A Conversation for Stars
Moadib Started conversation Sep 13, 2000
Fragilis - h2g2 Cured My Tabular Obsession Posted Sep 13, 2000
J'au-Ã¦mne Posted Sep 13, 2000
It cools down... I think eventually becoming a Red Dwarf, then a brown dwarf... and then I guess just a lump of matter. Seems a bit sad, really...
Pedantry 101 Posted Sep 15, 2000
It does take quite a while to radiate all that heat... you still have a big blob of star-matter with heat trapped in a thousands-of-miles-thick blanket, and I suspect its thermal conductivity is, if you'll pardon the expression, less than stellar.
If our left-over white dwarf is massive enough, it'll eventually mash those electrons and nuclei together into neutronium; no electron shell and no charge on the nucleus means no electrostatic repulsion, means matter with an acute shortage of the empty space of which, say, your common or garden steel girder is made. If you've ever been whacked over the head with an iron bar, you probably said to yourself "Gosh, that felt like an awful lot of empty space."
Neutronium is outrageously dense stuff; a thimbleful would sink a battleship. Unless Larry Niven was pulling numbers out of the air when he wrote "There Is A Tide", the surface gravity of a ten-foot neutronium sphere would be about ten million Earth gravities... the mass of the thing is not humungous in astronomical terms but you can get unfeasibly close to the centre of mass of the object, which gives you a monstrous kickback in terms of the inverse square law.
However, Don't Panic. Despite the enormous *surface* gravity of a neutron star, and the more-or-less complete lack of light output, it's not a big navigation hazard at stellar distances. Nor is a Black Hole, which is what you get if you push this thing to ridiculous extremes...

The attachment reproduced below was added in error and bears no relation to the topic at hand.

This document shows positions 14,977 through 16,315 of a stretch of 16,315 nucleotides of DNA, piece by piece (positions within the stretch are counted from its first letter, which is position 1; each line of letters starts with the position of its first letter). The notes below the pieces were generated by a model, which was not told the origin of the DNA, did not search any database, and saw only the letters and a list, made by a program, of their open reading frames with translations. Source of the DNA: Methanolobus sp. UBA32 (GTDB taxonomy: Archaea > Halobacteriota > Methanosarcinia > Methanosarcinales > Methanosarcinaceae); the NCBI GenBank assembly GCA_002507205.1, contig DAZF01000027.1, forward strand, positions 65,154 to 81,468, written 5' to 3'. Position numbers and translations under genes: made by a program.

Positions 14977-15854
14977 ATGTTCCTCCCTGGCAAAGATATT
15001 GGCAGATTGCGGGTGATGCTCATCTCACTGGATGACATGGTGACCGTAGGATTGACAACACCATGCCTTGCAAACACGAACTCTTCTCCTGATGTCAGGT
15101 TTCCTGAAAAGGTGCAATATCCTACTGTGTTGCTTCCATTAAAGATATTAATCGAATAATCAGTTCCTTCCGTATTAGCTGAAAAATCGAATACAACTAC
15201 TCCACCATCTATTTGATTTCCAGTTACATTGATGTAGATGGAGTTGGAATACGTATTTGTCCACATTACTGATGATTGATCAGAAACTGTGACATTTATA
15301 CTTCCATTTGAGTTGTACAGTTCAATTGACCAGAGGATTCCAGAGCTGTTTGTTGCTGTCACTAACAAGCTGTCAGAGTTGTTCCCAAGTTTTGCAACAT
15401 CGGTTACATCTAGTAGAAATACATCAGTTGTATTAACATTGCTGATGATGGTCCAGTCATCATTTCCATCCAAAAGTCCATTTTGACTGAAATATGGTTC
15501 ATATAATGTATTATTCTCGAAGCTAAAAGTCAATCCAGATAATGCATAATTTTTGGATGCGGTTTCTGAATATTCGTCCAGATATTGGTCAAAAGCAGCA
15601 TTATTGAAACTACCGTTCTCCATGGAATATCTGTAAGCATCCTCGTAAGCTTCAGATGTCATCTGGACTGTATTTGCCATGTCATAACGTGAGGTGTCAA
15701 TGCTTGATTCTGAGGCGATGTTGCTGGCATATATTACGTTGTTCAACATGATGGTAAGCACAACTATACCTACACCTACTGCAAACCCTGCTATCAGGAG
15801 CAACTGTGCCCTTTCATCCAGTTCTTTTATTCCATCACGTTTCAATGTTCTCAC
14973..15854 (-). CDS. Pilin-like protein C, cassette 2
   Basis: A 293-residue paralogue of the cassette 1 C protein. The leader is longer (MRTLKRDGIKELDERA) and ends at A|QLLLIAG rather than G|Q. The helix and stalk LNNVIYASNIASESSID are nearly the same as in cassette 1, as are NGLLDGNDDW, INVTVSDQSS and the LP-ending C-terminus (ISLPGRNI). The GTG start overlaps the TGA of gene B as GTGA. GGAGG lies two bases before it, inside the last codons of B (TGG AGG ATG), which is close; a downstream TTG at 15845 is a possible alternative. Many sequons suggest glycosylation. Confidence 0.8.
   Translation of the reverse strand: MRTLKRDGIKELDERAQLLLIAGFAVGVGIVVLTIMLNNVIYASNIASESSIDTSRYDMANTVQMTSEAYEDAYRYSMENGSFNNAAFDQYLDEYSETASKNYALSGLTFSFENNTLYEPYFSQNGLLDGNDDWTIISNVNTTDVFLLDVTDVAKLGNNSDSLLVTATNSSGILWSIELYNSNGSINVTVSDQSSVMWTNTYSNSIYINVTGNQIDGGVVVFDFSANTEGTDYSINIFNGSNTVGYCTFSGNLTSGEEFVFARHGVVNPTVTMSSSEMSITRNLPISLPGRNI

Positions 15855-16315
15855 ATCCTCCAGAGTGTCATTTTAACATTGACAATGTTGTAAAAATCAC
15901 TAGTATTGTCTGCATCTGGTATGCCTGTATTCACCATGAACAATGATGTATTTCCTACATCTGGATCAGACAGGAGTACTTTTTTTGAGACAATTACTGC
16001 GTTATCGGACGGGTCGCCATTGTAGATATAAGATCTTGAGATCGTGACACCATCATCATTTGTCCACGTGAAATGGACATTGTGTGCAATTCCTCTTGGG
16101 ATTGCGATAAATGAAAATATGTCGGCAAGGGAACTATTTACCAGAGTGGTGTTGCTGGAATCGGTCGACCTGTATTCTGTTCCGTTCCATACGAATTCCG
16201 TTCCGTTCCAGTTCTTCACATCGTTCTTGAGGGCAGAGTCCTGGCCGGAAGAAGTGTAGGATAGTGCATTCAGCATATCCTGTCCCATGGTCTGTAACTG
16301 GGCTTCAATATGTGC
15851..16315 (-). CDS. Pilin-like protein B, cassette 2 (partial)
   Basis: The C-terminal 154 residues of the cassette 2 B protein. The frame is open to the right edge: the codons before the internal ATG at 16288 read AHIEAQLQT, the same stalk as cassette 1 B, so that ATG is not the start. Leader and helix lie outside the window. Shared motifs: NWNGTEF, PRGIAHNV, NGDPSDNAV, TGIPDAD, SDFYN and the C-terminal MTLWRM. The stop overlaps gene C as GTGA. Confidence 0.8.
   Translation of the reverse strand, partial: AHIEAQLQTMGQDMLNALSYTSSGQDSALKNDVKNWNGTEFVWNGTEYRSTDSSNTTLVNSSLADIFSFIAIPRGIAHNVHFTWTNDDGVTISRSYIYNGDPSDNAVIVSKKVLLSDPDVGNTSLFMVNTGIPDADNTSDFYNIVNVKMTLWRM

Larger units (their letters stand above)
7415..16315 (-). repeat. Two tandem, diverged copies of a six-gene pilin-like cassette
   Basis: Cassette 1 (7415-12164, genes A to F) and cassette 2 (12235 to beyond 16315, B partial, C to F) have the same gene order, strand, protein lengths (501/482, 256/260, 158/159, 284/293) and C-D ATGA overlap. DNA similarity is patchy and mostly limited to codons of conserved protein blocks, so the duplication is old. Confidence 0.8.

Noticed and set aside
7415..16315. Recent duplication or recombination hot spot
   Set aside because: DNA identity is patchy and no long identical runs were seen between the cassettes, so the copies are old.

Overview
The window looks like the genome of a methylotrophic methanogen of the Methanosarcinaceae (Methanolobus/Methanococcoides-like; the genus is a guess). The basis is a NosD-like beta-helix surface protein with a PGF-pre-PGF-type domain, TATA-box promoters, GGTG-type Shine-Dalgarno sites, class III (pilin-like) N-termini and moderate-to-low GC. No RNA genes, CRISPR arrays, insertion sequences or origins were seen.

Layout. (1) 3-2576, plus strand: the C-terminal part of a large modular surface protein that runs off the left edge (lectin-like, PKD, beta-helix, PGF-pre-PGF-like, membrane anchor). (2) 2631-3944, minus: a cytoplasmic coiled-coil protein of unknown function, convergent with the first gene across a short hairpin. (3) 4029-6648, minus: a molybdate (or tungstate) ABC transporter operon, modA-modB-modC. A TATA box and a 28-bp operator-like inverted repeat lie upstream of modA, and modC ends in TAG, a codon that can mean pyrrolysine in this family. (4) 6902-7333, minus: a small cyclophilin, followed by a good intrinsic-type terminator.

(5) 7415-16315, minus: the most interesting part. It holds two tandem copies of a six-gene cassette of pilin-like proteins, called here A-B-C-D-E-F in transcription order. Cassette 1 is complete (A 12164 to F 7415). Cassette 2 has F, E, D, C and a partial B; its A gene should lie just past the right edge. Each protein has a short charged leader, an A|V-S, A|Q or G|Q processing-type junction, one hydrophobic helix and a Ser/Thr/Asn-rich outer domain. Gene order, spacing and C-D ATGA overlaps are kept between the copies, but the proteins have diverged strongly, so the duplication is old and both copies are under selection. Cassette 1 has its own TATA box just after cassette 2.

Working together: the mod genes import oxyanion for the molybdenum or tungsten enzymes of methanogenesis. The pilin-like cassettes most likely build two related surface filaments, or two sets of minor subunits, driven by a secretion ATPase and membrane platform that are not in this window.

Our sturdy neutron star is maintaining its structural integrity by the reluctance of its hard-pressed neutrons to be compressed any further. They're not infinitely strong though. Start with an object about two and a bit times the Sun's mass -- the Chandrasekhar Limit -- and you get something which, once there's no longer any radiation to keep it pumped up, will carry right on collapsing past the neutron star stage, curving space just like Einstein told us until it vanishes with Cheshire-cat-like aplomb leaving not even a grin behind.
It then looks mighty like what you have is a lump of distorted space without even the incredibly dense object in the centre that started off the whole sorry affair, but time behaves strangely in a gravitational field of this intensity and, from the point of view of the Universe, it takes the collapsar an infinitely long time to finish disappearing. However, it becomes invisible long before that; once its escape velocity exceeds light speed, any light trying to leave it gets red-shifted all the way to zero.
The notes on Hawking radiation are left as an exercise for the student.
Astronomer Posted Nov 9, 2000
The terms "Red Dwarf" and "Brown Dwarf" are reserved for certain types of objects: a red dwarf is a little cool star, say half solar mass; brown dwarfs are like giant planets, kinda big Jupiters, but unable to start nuclear reactions.
The final fate of a White Dwarf is called Black Dwarf; however, it will take a lot of time until the White Dwarf cools down to less than 3000 K, so it does not exist any Black Dwarf right now.
Astronomer Posted Nov 9, 2000
No White Dwarf can be transformed into Neutron star without mass accretion (and there are serious doubts it can at all).
A Neutron Star is a hazard to the navigation in space. Neutron stars are also known as pulsars - their huge magnetic fields (a billion times Earth's one) cause a "jet" of radiation to be projected from the magnetic poles. They are powerful enough to be detected on Earth, even at 150000 light years from here. The jets are not aligned with the rotation axis, so they seem like a lighthouse, turning with the pulsar. The majority of pulsars rotate tens of times per second.
It is possible that neutron stars are related to powerful explosion known as Gamma-Ray Bursts. These explosions seems to happen so far away from us, that the energy implied is enormous. One of those explosions released so much energy as the entire Universe (all stars, galaxies and planets) releases on the same time... It was proposed that Gamma-Ray Bursts can be the cause for some life extinction episodes on Earth...
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